Cellular retinol-binding protein type II (CRBPII) is exclusively expressed in the small intestinal absorptive cells. We previously reported that dietary fat induces CRBPII expression within 12 h of fat intake. To examine at which locus of the villus-crypt axis this response to dietary fat occurs, 6-wk-old rats were fed a low-fat diet (7% energy) for 7 d, and then given free access to a high-fat diet (70% energy) for the subsequent 12, 24 or 48 h. Cryostat sectioning of jejunal segments followed by RNA blot hybridization of the transcripts revealed that CRBPII mRNA was expressed maximally in the lower villus, and the immunoreactive protein of CRBPII was expressed maximally in the mid-villus. Feeding the high-fat diet caused a pronounced increase in CRBPII mRNA level from the lower- to middle-villus within 12 h. These results suggest that the CRBPII gene is maximally expressed in the lower villus, and that dietary fat causes an enhancement of CRBPII gene expression in the villus cells.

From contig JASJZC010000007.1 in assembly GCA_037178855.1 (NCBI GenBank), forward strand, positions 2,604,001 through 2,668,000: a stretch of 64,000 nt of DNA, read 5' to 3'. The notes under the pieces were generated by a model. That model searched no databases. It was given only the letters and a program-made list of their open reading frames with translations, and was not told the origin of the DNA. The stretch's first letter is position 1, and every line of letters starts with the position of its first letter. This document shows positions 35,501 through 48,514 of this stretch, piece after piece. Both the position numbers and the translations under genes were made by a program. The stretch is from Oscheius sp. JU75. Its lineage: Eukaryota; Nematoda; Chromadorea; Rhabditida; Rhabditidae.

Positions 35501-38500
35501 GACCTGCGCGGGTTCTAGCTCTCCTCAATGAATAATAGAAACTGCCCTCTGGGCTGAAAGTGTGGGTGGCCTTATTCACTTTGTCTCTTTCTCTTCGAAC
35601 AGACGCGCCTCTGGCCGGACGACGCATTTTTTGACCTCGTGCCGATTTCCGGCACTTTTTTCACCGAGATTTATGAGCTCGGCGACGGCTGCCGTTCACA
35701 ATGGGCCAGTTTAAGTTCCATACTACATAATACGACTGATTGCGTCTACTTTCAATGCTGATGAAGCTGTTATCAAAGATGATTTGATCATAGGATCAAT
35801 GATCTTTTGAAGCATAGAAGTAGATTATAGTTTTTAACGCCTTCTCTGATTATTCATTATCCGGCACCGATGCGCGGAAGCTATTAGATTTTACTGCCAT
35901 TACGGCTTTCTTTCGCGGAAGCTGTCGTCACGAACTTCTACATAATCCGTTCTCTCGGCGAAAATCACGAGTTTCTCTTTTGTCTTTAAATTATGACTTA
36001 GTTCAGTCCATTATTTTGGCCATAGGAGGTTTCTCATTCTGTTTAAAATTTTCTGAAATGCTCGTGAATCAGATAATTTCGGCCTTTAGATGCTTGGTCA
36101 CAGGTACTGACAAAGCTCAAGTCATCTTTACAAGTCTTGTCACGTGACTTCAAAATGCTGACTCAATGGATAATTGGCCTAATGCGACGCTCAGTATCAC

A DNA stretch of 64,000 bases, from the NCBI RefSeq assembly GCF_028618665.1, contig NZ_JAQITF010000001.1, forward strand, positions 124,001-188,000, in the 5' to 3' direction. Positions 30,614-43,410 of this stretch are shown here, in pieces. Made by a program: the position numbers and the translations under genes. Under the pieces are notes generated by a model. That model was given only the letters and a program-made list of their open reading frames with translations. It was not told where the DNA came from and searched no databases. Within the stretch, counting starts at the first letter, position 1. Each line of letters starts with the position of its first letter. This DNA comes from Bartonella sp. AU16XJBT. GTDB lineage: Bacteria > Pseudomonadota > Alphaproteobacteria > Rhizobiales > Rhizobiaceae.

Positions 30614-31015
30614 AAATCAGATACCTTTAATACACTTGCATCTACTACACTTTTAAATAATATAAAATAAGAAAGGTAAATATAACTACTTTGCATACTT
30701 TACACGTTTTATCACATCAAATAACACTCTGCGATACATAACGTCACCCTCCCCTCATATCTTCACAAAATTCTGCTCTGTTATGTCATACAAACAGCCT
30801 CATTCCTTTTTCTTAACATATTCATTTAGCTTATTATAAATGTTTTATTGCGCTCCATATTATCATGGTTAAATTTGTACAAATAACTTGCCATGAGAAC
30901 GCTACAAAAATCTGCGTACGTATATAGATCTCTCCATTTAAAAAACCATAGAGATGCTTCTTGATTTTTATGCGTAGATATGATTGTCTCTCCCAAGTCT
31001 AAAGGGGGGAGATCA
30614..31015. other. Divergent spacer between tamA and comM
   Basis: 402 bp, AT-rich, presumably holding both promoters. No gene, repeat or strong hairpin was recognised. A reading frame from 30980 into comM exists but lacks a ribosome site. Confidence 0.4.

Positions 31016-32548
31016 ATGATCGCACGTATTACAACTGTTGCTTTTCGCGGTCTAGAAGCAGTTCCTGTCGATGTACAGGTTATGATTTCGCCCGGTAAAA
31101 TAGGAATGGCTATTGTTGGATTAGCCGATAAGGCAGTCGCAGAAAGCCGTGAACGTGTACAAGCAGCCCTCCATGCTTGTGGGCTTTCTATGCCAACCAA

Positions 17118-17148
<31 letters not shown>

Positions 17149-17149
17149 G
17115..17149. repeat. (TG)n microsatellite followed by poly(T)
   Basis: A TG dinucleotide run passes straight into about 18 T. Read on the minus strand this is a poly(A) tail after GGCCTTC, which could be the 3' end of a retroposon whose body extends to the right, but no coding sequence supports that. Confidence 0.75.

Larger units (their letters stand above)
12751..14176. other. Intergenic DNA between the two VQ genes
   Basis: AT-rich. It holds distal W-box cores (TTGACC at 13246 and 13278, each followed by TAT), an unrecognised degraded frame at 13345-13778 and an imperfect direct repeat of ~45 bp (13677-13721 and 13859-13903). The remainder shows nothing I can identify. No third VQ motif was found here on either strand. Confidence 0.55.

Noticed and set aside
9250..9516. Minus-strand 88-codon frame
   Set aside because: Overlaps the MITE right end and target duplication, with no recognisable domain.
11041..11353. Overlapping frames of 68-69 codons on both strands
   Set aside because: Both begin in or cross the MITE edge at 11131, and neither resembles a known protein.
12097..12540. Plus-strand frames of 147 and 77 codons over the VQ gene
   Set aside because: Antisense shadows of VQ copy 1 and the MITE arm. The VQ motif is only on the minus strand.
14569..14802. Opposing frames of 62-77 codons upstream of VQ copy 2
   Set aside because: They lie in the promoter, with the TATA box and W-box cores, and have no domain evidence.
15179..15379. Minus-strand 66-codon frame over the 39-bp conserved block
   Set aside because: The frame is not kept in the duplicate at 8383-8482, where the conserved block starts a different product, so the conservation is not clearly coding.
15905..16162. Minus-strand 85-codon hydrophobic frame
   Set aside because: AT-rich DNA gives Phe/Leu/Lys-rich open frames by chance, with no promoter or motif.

Previous studies indicated that a medium-chain triacylglycerol (MCT) diet could inhibit body fat accumulation. It is also well established that exercise can reduce fat mass. However, the effects of a combination of MCT diet and exercise on reduction of fat mass have not been studied. Here we examined whether MCT diet and exercise intervention exert cooperative effects on body composition. Rats were assigned to 4 groups: 1. LCT diet, control (LCT-C); 2. MCT diet, control (MCT-C); 3. LCT diet, exercise (LCT-E); 4. MCT diet, exercise (MCT-E). After the 6-wk intervention, visceral fat mass was measured by CT scan and dissection, and energy expenditure was estimated for 24 h. The value of the visceral fat mass showed a significant correlation between CT scan and dissection (r=0.995, p<0.001). Visceral fat mass in the MCT-C group was lower than that in the LCT-C group. Furthermore, the fat-lowering effects were greater in the MCT-E group than that in either intervention alone. Thus significant effects of the MCT diet and exercise on the reduction of visceral fat mass were observed. Energy expenditure was significantly higher in the MCT-E group than in the other groups. Our present findings suggest that combined intervention of MCT diet and exercise has an additive effect on reduction of visceral and subcutaneous fat accumulation, and that this effect may be partially related to increased energy expenditure. However, future studies are necessary to define the relationship between energy expenditure and fat mass accumulation.